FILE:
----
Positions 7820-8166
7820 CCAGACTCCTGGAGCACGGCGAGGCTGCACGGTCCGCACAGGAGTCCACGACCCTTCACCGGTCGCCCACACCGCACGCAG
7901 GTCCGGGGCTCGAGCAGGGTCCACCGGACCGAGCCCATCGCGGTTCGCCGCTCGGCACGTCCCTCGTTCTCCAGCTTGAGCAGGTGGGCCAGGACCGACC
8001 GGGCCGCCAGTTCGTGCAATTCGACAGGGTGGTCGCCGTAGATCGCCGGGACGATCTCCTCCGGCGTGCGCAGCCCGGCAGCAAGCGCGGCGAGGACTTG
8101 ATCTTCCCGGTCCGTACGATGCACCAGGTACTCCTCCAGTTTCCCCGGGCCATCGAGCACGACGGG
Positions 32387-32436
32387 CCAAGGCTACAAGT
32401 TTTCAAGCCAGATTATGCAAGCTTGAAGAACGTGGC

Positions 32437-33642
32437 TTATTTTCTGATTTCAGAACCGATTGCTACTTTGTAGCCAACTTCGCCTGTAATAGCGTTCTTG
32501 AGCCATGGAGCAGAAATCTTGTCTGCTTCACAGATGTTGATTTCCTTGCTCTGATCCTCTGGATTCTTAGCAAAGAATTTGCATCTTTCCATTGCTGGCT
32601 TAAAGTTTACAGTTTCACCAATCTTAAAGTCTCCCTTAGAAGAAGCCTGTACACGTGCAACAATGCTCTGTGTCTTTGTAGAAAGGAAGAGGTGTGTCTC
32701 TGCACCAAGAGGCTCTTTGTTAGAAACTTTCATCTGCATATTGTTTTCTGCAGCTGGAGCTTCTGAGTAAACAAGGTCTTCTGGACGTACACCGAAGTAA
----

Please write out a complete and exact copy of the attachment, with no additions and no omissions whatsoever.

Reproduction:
Positions 7820-8166
7820 CCAGACTCCTGGAGCACGGCGAGGCTGCACGGTCCGCACAGGAGTCCACGACCCTTCACCGGTCGCCCACACCGCACGCAG
7901 GTCCGGGGCTCGAGCAGGGTCCACCGGACCGAGCCCATCGCGGTTCGCCGCTCGGCACGTCCCTCGTTCTCCAGCTTGAGCAGGTGGGCCAGGACCGACC
8001 GGGCCGCCAGTTCGTGCAATTCGACAGGGTGGTCGCCGTAGATCGCCGGGACGATCTCCTCCGGCGTGCGCAGCCCGGCAGCAAGCGCGGCGAGGACTTG
8101 ATCTTCCCGGTCCGTACGATGCACCAGGTACTCCTCCAGTTTCCCCGGGCCATCGAGCACGACGGG
Positions 32387-32436
32387 CCAAGGCTACAAGT
32401 TTTCAAGCCAGATTATGCAAGCTTGAAGAACGTGGC

Positions 32437-33642
32437 TTATTTTCTGATTTCAGAACCGATTGCTACTTTGTAGCCAACTTCGCCTGTAATAGCGTTCTTG
32501 AGCCATGGAGCAGAAATCTTGTCTGCTTCACAGATGTTGATTTCCTTGCTCTGATCCTCTGGATTCTTAGCAAAGAATTTGCATCTTTCCATTGCTGGCT
32601 TAAAGTTTACAGTTTCACCAATCTTAAAGTCTCCCTTAGAAGAAGCCTGTACACGTGCAACAATGCTCTGTGTCTTTGTAGAAAGGAAGAGGTGTGTCTC
32701 TGCACCAAGAGGCTCTTTGTTAGAAACTTTCATCTGCATATTGTTTTCTGCAGCTGGAGCTTCTGAGTAAACAAGGTCTTCTGGACGTACACCGAAGTAA